‘Nothing less than genocide’: Republican House leaders urge Biden to send jets to Ukraine to implement no-fly zone

Republican House leadership has urged President Joe Biden to commit to sending Ukraine fighter jets to combat Russian’s assault, which House Minority Whip Steve Scalise called “nothing less than genocide”.

Following Ukraine President Volodymyr Zelensky’s address to members of Congress on 16 March, Republican House leader Kevin McCarthy said the US must approve MiG jets for Ukraine so officials there can create their own no-fly zone, while swiping at President Biden for what GOP leadership characterized the life-threatening delays.

“I think right now providing them the MiGs that they can create a no-fly zone,” he told reporters following Mr Zelensky’s address.

“The entire time, speaking with those in Ukraine and the president himself, has never asked for American men and women to be in a battle. All he’s ever asked for is, give us the opportunity to defend ourselves,” Mr McCarthy said.

He said his advice to Mr Biden “was provide them armaments earlier to deter Putin from ever making this decision”.

“The entire time President Biden always said it would be the sanctions afterwards. Then when the sanctions came he said it would take months to work. The Ukrainian people cannot wait months,” he said.

Following Mr Zelensky’s address, which included visceral footage of Russian attacks and Ukrainian civilian casualties, Mr Scalise said “you really got to see the sheer brutality of what Putin is doing in Ukraine”.

“But it shows you that nothing less than genocide is going on in Ukraine by Putin and his army,” he said. “Zelensky made a plea to the United States, to President Biden, he’s continued to reiterate that the people of Ukraine just want more tools to defend their country, especially right now to be able to control the sky. That’s why getting these MiGs in immediately is so critical.”

He added: “The longer President Biden waits trying to figure out excuses not to offend Putin, it’s costing lives in Ukraine.”

In his address, Mr Zelensky asked Congress for air defense systems and fighter jets as an alternative to a Nato-enforced humanitarian no-fly zone over his country’s airspace, should legislators and US officials oppose the measure.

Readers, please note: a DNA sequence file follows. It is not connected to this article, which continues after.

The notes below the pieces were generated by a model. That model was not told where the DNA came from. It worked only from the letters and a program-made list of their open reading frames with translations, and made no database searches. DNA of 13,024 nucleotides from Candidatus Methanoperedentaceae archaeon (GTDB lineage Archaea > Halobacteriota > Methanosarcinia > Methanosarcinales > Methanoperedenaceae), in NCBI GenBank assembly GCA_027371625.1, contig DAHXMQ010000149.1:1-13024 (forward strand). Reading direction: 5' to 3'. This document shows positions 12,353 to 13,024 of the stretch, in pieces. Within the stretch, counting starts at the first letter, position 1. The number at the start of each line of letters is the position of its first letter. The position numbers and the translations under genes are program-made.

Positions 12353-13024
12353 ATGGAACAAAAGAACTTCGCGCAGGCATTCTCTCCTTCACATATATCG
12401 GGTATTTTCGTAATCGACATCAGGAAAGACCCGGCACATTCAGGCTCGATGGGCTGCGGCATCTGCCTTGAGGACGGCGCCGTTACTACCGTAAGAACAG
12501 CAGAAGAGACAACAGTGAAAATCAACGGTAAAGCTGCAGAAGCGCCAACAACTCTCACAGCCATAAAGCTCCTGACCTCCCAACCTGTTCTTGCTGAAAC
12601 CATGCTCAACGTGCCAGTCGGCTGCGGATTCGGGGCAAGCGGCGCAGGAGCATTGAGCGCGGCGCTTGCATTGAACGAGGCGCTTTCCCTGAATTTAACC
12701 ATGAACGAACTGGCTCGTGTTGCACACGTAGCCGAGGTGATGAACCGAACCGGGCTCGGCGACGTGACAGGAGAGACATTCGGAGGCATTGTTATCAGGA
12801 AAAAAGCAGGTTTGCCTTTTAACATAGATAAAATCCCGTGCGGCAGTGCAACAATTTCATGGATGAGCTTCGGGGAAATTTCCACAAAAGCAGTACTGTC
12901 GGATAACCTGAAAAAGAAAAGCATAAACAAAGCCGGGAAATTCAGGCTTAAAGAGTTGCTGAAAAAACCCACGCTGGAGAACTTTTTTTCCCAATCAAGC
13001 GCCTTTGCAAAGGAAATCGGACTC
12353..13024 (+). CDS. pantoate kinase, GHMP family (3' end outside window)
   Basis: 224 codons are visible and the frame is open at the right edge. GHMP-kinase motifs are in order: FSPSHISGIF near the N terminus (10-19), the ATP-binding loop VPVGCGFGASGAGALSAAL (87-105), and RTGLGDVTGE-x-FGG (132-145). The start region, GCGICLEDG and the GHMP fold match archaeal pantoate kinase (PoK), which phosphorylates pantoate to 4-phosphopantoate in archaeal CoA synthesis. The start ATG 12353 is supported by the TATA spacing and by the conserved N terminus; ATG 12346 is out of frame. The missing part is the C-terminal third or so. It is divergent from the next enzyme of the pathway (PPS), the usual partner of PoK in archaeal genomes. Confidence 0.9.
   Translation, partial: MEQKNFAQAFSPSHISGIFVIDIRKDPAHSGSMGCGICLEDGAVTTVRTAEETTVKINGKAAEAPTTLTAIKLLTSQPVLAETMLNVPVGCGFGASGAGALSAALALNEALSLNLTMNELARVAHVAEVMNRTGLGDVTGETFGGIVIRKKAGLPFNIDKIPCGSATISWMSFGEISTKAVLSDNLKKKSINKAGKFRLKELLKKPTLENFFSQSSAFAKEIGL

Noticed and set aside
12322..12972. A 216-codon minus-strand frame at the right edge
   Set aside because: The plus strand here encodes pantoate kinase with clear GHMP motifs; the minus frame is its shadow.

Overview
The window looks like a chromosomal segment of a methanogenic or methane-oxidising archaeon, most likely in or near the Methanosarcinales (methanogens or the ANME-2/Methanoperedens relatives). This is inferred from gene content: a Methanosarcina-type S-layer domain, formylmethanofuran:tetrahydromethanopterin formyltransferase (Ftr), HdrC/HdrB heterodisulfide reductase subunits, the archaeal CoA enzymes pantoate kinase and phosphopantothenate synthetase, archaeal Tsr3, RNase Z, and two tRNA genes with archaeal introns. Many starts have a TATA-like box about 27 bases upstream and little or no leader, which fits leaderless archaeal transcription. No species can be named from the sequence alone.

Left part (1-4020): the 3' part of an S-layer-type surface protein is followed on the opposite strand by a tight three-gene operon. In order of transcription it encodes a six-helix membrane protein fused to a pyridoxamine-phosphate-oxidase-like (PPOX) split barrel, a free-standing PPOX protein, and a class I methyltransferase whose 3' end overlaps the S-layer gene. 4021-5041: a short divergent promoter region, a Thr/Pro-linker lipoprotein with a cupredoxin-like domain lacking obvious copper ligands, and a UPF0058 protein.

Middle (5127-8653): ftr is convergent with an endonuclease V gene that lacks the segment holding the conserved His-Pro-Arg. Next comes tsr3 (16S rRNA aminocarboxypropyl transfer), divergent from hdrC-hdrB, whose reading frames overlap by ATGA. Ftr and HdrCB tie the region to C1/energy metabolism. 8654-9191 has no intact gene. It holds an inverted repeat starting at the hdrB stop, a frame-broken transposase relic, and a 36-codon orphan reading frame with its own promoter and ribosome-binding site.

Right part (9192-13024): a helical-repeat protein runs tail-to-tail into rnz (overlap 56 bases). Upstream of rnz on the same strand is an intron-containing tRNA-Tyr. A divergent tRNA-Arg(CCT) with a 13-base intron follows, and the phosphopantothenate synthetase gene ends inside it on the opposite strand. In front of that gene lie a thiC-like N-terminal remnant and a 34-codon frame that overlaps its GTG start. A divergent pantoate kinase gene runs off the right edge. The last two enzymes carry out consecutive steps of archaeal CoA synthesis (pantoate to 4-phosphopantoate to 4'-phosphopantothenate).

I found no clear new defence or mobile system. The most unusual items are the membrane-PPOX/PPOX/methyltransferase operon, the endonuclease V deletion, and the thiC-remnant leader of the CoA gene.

US and Nato officials have largely declined calls for a no-fly zone over Ukraine because such a measure would place Nato warplanes at risk of direct engagement with Russian aircraft, raising the possibility of a nuclear confrontation.

In its place, Mr Zelensky said Soviet-made MiG-29 fighters owned by Nato members “exist and you have them, but they are on earth – not in Ukraine, in the Ukrainian sky. They don’t defend our people.”

Zelensky addresses the US Congress

(POOL/AFP via Getty Images)

Last week, the Pentagon rejected a proposal from Poland to provide the Ukrainian Air Force with the jets, which US Department of Defense spokesperson John Kirby called not “tenable” because of the risk of escalating conflict between Nato and Russian forces.

The deal proposed a transfer of 28 MiG jets from Poland to Ukraine via the US, while the US would have also sent F-16s to the Polish Air Force.

According to the White House, US national security adviser Jake Sullivan spoke with Russian Security Council secretary Nikolay Patrushev on Wednesday “to reiterate the United States’ firm and clear opposition to Russia’s unprovoked and unjustified invasion of Ukraine” and to “cleary” defines US support for Ukraine soveriegnty and Nato’s eastern flank.

He also warned General Patrushev “about the consequences and implications of any possible Russian decision to use chemical or biological weapons in Ukraine,” according to a White House readout of the call.

On Saturday, President Biden authorized the US State Department to provide up to $200m in aid and defense services to Ukraine, including military education and training, following a broader package of Ukraine support through billions of dollars in aid and sanctions aimed at Russia.

Last week, Congress approved a $13.6bn aid package, including $6.5bn for troops and weapons to Eastern Europe and $6.8bn in economic aid and support for refugees.

The White House announcement on 12 March brings the nation’s Ukraine security assistance total to $1.2bn, following the administration’s approval of a $350m drawdown earlier this month, constituting “the largest presidential drawdown package in history.”

Per the Foreign Assistance Act, the president may authorize the “disposition of United States property or services,” or drawdown, to other nations without legislative authority or congressional appropriations.

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